Dangerfield expected to win Brownlow Medal

Geelong’s Patrick Dangerfield is an almost unbackable favourite to take out the Brownlow Medal tonight.

By The-Pope (Own work) [CC BY-SA 4.0 (], via Wikimedia Commons

By The-Pope (Own work) [CC BY-SA 4.0 (], via Wikimedia Commons

Dangerfield had an outstanding first season for the Cats, who missed out on this year’s grand final after losing to Sydney on the weekend.

The West Australian chief football writer Mark Duffield said Dangerfield had a dominant season and should “easily” claim the prize.

“I’m not sure that he’s actually the best player in the competition, but I think he’s going be the one that stands out this year,” Duffield said.

“(He’s) a very, very good player. It’s a midfielder’s medal, he’s a midfielder, he wins a lot of contested ball, he takes marks, he’s eye catching because he surges away from stoppages, and surges out of traffic and that sort of thing.”

Duffield pointed to Geelong’s impressive season as another important factor.

“Geelong won a lot of games, and in the games that they won he was the one who was a standout player. So I get the feeling he’s going to dominate the count, a bit like Fyfe did last year up until the point that he got injured and then others nearly ran him down.”

Former Fremantle and North Melbourne player Peter Bell also chose Dangerfield as his top pick.

“He’s been the dominant player in the AFL and I would be absolutely astounded if he didn’t win the Brownlow Medal,” Bell said.

Duffield said Richmond’s Dustin Martin was another contender, but played down his chances of winning because of the club’s lacklustre season.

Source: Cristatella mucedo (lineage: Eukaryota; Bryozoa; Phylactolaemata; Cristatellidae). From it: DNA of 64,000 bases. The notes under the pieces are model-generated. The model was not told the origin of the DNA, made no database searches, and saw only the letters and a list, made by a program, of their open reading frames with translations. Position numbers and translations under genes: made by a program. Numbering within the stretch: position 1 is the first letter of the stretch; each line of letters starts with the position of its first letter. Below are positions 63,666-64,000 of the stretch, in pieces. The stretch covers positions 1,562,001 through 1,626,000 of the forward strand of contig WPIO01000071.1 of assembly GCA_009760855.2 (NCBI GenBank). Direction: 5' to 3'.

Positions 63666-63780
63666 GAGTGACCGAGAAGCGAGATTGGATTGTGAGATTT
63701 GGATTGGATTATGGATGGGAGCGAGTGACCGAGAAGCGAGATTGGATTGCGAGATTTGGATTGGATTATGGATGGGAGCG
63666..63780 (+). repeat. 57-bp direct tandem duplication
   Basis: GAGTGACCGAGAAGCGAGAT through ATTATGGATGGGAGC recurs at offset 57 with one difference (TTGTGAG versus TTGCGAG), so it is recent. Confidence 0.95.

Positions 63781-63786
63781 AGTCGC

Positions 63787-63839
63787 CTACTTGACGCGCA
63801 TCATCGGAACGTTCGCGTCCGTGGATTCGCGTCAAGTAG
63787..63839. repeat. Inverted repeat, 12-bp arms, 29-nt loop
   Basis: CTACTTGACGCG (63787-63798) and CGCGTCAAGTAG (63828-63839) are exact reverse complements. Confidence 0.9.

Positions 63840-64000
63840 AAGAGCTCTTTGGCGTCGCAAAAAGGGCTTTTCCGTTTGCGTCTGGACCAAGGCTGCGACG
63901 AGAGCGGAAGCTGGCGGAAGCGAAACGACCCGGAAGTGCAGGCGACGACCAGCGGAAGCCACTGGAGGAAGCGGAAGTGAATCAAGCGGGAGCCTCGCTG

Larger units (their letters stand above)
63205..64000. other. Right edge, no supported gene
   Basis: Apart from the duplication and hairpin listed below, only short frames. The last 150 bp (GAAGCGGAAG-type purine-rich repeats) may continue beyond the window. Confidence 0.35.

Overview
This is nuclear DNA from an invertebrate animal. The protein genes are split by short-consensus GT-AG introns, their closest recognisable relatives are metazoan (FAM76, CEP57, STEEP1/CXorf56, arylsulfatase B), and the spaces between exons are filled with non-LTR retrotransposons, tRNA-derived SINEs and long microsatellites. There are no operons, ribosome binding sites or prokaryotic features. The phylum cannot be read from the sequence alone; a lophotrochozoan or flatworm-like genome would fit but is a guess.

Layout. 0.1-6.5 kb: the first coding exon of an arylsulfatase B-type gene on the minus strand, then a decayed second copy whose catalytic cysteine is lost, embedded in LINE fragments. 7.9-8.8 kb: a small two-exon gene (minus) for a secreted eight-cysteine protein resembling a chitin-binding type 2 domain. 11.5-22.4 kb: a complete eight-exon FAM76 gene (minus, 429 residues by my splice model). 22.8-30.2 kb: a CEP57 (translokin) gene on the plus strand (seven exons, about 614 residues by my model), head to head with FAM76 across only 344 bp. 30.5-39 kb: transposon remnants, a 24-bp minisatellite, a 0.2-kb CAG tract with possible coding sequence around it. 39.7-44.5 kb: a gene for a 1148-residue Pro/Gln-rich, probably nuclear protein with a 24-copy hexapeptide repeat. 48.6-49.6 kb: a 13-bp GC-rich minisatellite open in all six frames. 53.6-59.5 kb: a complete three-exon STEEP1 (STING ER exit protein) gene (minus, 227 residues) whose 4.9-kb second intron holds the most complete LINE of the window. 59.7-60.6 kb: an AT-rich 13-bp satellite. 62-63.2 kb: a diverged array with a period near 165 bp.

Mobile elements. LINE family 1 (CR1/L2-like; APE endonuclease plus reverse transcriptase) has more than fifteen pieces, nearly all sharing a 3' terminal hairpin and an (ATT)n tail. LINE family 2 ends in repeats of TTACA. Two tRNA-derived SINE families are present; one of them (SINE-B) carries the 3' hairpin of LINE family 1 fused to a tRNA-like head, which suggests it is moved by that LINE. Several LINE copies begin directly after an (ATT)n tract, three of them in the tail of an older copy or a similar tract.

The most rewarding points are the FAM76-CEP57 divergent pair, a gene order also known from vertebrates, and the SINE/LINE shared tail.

“Dustin Martin would’ve been one who is probably going to poll quite a few votes. That said, Richmond haven’t won many games, so that’s probably going to affect his ability to get three votes,” Duffield said.

Bell agreed with Duffield’s assessment.

“Martin’s been a very good player and he’ll be right up there, that’s for sure, but I don’t actually think that he’ll even be close with Dangerfield,” he said.

Duffield’s other top picks included Western Bulldogs player Marcus Bontempelli, Hawthorn’s Sam Mitchell, the Sydney Swans’ Daniel Hannebery, and Greater Western Sydney young gun Stephen Coniglio.

Bell said Adelaide player Rory Sloane would poll well but could not win the Medal.

“He’s ineligible but I think he’ll poll massive amounts of votes, particularly in the first two-thirds of the season,” he said.

Others he expected to poll well included Sydney’s Luke Parker and St Kilda’s Jack Steven.

“As a bit of an outsider, if I was to give you one that’s not in the favoured four or five, I think Jack Steven will get a lot of votes also in the first two-thirds of the season,” he said.

“St Kilda had a much improved year and I think he was a real eye catcher in the midfield and, let’s be honest, it really has become a midfielder’s medal.”

Duffield and Bell both said West Coast’s Luke Shuey was the leading WA contender , while Duffield said Fremantle’s Lachie Neale’s had little chance of winning the medal because of Fremantle’s poor season.

“With Fremantle only winning four games, it doesn’t really leave much scope for Lachie to get enough threes to seriously figure in the count, particularly not in a year like this where I would imagine that Dangerfield’s winning tally is going to be in the thirties,” Duffield said.

“You’ve basically got to poll in ten to fifteen games and you’ve gotta have a lot of games where you’re polling three votes to get that high and compete with him.”

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